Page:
Somewhere around 30ish and/or 14ish and/or 7ish years ago, I broke into comics. Depending on what counts.
If you count just any old comics-making, we must travel back to my oft-told tale of how I became obsessed with Spider-Man at the tender age of 6, when my dad grabbed me a copy of Marvel Tales #192 from a gas station spin rack. This issue reprinted the famous “The Night Gwen Stacy Died” storyline.
I was sick, or getting sick, some kind of gross cold, so when I read a panel of Peter Parker hacking up a lung while I was simultaneously hacking up a lung, my six-year-old brain understood something very profound:
Well, as much as I could be with Spidey jammies and little-to-no-access to irradiated spiders. Work with me here people.
Anyway, in my desire for more Spider-Man comics, I did the only thing that made sense: I started making them. Over 100 issues, as I recall, because I felt the need to keep a running tally of the epic pencil scribble battles on cheap drawing pad paper, each of which, it seemed to me, would some day be a collector’s item.
Alas, the year was 1986, and I suspect either Watchmen or The Dark Knight Returns or Maus eclipsed that classic “The One Where the Webby Oblong Circles Shot Scribbles at the Stack of Deflated Ovals That I Think Are Supposed To Be Kraven The Hunter.” Comic book fame was not meant to be. But nonetheless, that’s how I broke into comics about 29-30 years ago. If that counts.
If that doesn’t count, the year 2001 might. That was when my hetero-lifemate Dann Tincher and I decided that maybe we should go back to our shared childhood dream (ask him about his Teenage Mutant Ninja Turtles vs. Vampires story) of making comics for a living. And the first step towards that (as was often the first step with Dann in those days) was self-publishing. Thus began Whisp.
(via Optical Sloth).
Whisp started out especially inspired by Brian Michael Bendis’s pre-Marvel crime comics, like Jinx and Torso. The books mixed with our shared love of film noir and our shared pretensions towards making art comics, with the sorts of formally experimental aesthetics and narrative conventions that are only possible with comics. So we put in ridiculous hours in Dann’s basement apartment putting and re-putting together the first issue. I lettered the book twice, stumbling up the steep learning curve of using Adobe Illustrator to make word balloons with tails that don’t look like bananas.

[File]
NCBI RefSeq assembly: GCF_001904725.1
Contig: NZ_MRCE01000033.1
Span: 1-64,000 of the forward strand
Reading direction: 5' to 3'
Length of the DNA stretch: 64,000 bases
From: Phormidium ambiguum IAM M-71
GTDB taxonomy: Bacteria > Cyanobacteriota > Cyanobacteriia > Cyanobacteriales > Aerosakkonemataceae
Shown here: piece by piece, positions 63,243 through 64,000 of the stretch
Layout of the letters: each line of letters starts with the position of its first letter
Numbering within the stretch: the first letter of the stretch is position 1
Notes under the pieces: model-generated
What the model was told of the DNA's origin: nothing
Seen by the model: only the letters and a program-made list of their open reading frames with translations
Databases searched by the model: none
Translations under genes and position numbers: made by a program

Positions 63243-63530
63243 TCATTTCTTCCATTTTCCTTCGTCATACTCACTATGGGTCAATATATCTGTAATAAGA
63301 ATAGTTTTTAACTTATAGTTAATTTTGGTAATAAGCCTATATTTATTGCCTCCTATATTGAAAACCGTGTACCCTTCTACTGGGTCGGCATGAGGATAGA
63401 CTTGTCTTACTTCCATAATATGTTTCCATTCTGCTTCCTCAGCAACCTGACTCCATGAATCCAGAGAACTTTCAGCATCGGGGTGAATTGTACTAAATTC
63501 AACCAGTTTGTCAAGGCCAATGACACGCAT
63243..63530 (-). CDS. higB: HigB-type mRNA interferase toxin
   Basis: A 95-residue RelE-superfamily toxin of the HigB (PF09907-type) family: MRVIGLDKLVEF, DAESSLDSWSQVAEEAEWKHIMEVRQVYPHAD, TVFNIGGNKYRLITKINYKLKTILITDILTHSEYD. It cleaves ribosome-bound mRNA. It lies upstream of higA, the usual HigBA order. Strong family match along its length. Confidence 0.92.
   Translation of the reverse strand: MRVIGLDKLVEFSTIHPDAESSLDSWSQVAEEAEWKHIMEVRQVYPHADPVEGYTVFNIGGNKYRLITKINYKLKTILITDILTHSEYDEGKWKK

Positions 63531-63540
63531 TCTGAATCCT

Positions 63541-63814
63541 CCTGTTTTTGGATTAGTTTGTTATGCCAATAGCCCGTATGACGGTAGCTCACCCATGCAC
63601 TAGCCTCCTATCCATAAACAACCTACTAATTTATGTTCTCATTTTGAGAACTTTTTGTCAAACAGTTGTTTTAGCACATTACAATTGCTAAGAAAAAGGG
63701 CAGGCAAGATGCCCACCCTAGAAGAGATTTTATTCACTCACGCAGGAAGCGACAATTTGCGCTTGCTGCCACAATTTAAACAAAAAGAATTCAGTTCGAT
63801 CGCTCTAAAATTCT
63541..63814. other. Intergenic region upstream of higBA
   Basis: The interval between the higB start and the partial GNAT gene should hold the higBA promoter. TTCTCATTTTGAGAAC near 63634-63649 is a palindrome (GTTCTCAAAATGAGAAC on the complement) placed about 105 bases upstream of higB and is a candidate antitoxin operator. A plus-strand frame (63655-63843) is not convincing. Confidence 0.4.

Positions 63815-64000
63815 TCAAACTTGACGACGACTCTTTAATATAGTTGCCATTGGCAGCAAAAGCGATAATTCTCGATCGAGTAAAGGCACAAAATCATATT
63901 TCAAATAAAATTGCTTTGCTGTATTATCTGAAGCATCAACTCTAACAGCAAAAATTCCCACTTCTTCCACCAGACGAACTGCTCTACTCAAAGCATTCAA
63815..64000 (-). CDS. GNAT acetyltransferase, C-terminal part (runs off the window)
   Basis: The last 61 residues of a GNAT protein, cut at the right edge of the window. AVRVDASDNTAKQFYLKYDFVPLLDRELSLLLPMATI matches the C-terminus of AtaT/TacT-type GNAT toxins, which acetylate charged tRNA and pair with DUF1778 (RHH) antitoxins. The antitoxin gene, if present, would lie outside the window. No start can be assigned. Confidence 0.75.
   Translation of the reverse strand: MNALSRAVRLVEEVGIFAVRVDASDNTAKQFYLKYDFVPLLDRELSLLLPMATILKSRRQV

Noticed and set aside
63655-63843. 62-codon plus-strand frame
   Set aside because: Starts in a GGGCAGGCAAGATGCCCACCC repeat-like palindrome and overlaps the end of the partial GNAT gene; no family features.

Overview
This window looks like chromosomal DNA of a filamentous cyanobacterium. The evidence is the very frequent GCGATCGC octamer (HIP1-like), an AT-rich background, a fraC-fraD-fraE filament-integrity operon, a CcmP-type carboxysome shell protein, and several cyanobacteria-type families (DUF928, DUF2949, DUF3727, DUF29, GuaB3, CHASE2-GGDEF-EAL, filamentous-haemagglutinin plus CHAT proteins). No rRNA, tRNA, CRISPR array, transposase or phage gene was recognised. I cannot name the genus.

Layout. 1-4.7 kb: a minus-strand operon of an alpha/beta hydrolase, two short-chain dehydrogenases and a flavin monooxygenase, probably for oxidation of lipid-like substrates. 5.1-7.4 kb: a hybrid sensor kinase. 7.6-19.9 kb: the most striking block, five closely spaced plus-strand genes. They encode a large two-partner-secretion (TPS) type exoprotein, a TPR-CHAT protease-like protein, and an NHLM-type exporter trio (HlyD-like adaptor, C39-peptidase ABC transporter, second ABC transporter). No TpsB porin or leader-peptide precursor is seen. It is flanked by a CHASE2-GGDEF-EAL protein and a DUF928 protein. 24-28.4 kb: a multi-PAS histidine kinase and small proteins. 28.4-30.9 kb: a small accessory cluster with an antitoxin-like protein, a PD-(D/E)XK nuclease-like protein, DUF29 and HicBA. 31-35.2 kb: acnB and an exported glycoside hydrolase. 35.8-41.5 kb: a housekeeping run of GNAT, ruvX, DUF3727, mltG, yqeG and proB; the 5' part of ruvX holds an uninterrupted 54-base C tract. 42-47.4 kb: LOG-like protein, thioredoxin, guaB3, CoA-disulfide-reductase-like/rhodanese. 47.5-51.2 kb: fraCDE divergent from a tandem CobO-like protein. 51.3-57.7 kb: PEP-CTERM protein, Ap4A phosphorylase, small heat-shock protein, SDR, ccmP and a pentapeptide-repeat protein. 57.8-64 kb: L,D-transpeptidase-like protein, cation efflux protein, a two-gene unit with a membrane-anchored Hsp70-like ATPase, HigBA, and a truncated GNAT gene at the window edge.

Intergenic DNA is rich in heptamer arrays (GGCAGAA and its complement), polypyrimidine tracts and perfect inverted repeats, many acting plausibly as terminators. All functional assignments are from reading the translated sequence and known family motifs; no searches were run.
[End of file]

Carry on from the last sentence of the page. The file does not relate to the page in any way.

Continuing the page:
And we submitted the book to Diamond Comic Distributors, the one major distributor to all things comics shop, and our shadow-drenched, experimental, indie black and white sci-fi noir about drug addicts that can see the future went on sale to direct market retailers nationwide.
And sold 200 or so copies. It did not set the ICV2 charts ablaze. (But it still did better than my Illegible Spider-Man series, which was read by me, and possibly my mom).
Ah, but these were the halcyon days of yore, when Diamond would give titles three entire issues to crest 1000 orders before being dropped. Orders only went down after #1 though, as direct market orders are wont to do, but it got three issues out the door, issues Dann later colored, all of which are online, including a portion of the still-unfinished fourth chapter. Then life did it’s getting-in-the-way thing, we moved on to other stuff, and only someone injecting fictional psychoactive prognostication juice in their tear ducts knows for sure if the series will ever see completion.
But nonetheless, that’s how I broke into comics, like 14-15 years ago. If that counts.
If that doesn’t count either, 2008 must, because 2008 was when Doug Fogelson of Front 40 Press, in all his insane glory, saw fit to publish The Hole: Consumer Culture, v. 1: Open.
Created by me and my other comics BFF, the world renowned Prof. John Jennings, The Hole was the first graphic novel I wrote that was published by someone other than me. That has to count as to breaking into comics, right? Whatever comics is.
The Hole is also sort of the reason I find myself reflecting. Recently John and I (the once and future J2D2) had the distinct pleasure of being artists-in-residence at Vassar College, thanks to the awesome Ariel Nereson, Interdisciplinary Arts Coordinator for the Creative Arts Across Disciplines Initiative at Vassar, who read the book in grad school. Part of this residency included a public lecture on our work.
And, in the midst of putting together images for the talk, I realized (after consultation with my wife, keeper of all knowledge chronological) that John and I have been collaborating for a solid decade. Yes, because: time. I get that. But still, it’s a weird thing to come upon, the implicit history of your creative life laid out in front of you. Weirder still to have a docent lead you to it in an art museum.
The first ten-plus years of our collaboration, the first 15-plus years of the seeds of Eye Trauma, the first 30-plus years of breaking into comics.
Or maybe just building comics into me.
In moments like this, with our images on the wall and our graphic novels open in front of classrooms full of students, we find ourselves reflecting.
Finding out that in fact, we came back. We were always coming back.